A few months ago, my partner Herb and I went to a rescue foundation to look at a few kittens. We had chatted about getting a kitten in the next year or so, but had no intention of bringing one home…yet. We went to get a better feel for what we wanted. I’m sure you can already see where this is headed.
We were allowed to visit, hold, and play with three cats. The first one was named Paco. Paco had been found roaming the streets of Sacramento. He was sick and was taken from the street to a shelter to a foster home to this rescue center, where he was recovering. A six-month-old Abyssinian mix, he was playful, affectionate and had chutzpah, which we knew any cat would need in order to hold his own with our two older cats and our two dogs.
We left Paco behind and met two other kittens, both adorable but rather shy. We went back to play with Paco and were mesmerized by his cuteness.
Just as we started to ask, “Are we ready to…”, the door flung open. Our staff guide, who had been showing us around, returned with a camera. She said, “There’s no need for you to look at any more cats. It’s obvious he’s coming home with you. Stay there for a moment while I take your photo with your new kitten.” And in an instant, we went from cat window-shopping to kitten parents. Beware cat window-shopping!
We got him home and renamed him “Cougar” because, well, he looks like a Cougar and acts like a wild animal. While he was a bit reserved at first, after a few weeks he began to trust that we had made a permanent commitment to him. No more shelters. No more foster parents. He understood that we are his forever home and family.
We are promising Cougar that he has a forever home that is not dependent on how well he behaves, but rather is based on our unconditional love for him. And his behavior is sometimes challenging.
- Cougar wakes us up at 5:30 every day meowing for the first of at least two breakfasts.
- So far Cougar has demolished four dining room chairs, two orchids, and an avocado tree in our sunroom that I had grown from a pit. Cougar decided that it was the perfect spot to curl up for a nap.
- We have given him the nickname “Destructo”.
Yet, we adore him, and he is family.
Our relationship with Cougar is a metaphor for our relationship with The Sacred. Even when we bite and scratch like a “Destructo”, the Source of All Life has made an unconditional commitment to us. We are forever family.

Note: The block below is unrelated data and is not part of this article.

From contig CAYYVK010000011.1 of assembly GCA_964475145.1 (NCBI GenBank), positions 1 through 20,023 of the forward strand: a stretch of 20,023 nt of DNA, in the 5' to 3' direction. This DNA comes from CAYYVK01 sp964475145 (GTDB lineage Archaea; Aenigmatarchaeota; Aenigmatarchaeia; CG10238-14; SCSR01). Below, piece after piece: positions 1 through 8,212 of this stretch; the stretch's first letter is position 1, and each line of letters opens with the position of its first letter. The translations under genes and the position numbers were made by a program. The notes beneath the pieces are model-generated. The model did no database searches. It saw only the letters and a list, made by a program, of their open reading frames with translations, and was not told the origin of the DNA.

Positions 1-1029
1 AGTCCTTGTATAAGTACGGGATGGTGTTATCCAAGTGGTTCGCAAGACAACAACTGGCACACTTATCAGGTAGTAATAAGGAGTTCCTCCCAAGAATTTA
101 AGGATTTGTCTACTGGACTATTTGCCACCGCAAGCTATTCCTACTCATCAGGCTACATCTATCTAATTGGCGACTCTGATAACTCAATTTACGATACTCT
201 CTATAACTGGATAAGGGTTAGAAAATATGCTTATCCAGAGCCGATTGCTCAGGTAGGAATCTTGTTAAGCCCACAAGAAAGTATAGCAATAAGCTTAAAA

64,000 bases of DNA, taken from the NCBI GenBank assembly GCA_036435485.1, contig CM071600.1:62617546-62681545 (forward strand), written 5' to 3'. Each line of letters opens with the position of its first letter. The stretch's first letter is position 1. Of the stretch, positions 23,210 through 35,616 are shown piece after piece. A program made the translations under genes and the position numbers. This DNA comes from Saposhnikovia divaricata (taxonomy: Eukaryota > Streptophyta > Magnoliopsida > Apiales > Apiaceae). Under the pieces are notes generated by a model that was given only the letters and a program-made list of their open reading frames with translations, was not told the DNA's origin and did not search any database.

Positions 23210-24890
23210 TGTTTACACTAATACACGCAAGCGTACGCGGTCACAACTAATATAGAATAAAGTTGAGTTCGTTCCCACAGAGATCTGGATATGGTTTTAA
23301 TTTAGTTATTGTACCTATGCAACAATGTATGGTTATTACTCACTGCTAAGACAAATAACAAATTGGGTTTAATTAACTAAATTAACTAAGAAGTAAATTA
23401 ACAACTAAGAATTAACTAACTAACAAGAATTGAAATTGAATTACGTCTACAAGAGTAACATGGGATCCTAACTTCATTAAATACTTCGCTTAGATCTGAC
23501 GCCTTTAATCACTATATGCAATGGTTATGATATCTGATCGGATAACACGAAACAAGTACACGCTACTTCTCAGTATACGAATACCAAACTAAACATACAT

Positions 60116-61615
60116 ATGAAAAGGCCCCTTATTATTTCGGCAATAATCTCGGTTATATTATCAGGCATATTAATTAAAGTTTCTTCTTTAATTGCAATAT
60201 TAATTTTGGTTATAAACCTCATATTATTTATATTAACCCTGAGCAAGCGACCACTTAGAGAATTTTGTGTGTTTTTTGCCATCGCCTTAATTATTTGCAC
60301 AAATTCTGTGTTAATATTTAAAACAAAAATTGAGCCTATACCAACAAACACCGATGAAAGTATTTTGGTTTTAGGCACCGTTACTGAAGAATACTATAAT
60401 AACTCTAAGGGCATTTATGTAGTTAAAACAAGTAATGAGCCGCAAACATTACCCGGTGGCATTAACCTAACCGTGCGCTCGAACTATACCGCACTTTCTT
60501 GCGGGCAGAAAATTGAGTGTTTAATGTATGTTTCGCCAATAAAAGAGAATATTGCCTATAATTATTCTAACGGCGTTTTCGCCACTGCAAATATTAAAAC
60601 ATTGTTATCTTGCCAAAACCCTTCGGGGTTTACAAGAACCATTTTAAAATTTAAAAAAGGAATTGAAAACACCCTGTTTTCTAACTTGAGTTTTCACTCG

I prefer the metaphor of family/adoption over the metaphors of transaction or atonement. Much religion feels like a business transaction with The Divine: “I’ll do my part if you do yours.” The focus is on appeasing a deity and then determining who’s in and who’s out; who’s good enough and who’s not good enough; who’s accepted and who’s damned; who’s in relationship and who’s “other” and “outsider”.
Much Christian religion orbits around Atonement Theory. This view, which gained prominence through Augustine, holds that a just God cannot abide our sinfulness, but takes out wrath on Jesus instead of us, thus fulfilling the need for punishment yet saving us from everlasting torment. For many of us, this was the only Christian metaphor to which we were exposed. It is, however, just one of many perspectives that co-existed from the earliest days of Christianity. Like any metaphor it was originally crafted as a symbol, that is, something which was not to be taken literally and which pointed to one aspect of the Infinity Mystery, which is beyond words.
What if “sin” is primarily the forgetting that we are family with God and with each other? Then the central metaphor is not a wrathful God pardoning undeserving, miserable beings, but a God incessantly taking in strays, reminding us of who we are and where we belong, what our place is in the Universe. We are made in the image of God, made of God stuff. That makes us family with Sacred Mystery, with each other, and with all life.
The spiritual life is about awakening to that Sacred Mystery within us and all around us. As we remember who we are and whose we are, we find family everywhere. We allow ourselves to be taken in by Love, and we take each other in as we embody Ultimate Love.
- How deep will you let Love penetrate and permeate you?
- And receiving that Love, what is your response?
- How will you respond to a Cosmos that adores you?
- What is the next action your soul calls you to take on behalf of your family?
Through us The Sacred closes the gap between current reality and a potential future of justice and thriving for the whole human family, our family. We join with The Sacred to close that gap in tiny increments.
That’s the paradox. The Love of The Holy is unconditional, yet it calls us to wake up and step up. The more we attune ourselves to Unconditional Love, the more we recognize the Universe as kin and can’t help but respond. When we awaken to Who We Are, we expand the definition of family until there are no strays left out in the cold.
Herb and I adopted a kitten named Cougar. We call him to act like a more mature cat, and he is improving. However well he meets expectations, when he curls up next to my head, and purrs as he nuzzles my cheek, and I rub his chin and scratch between his ears, we both experience the promise of home fulfilled. In those moments I start to understand how God feels about us.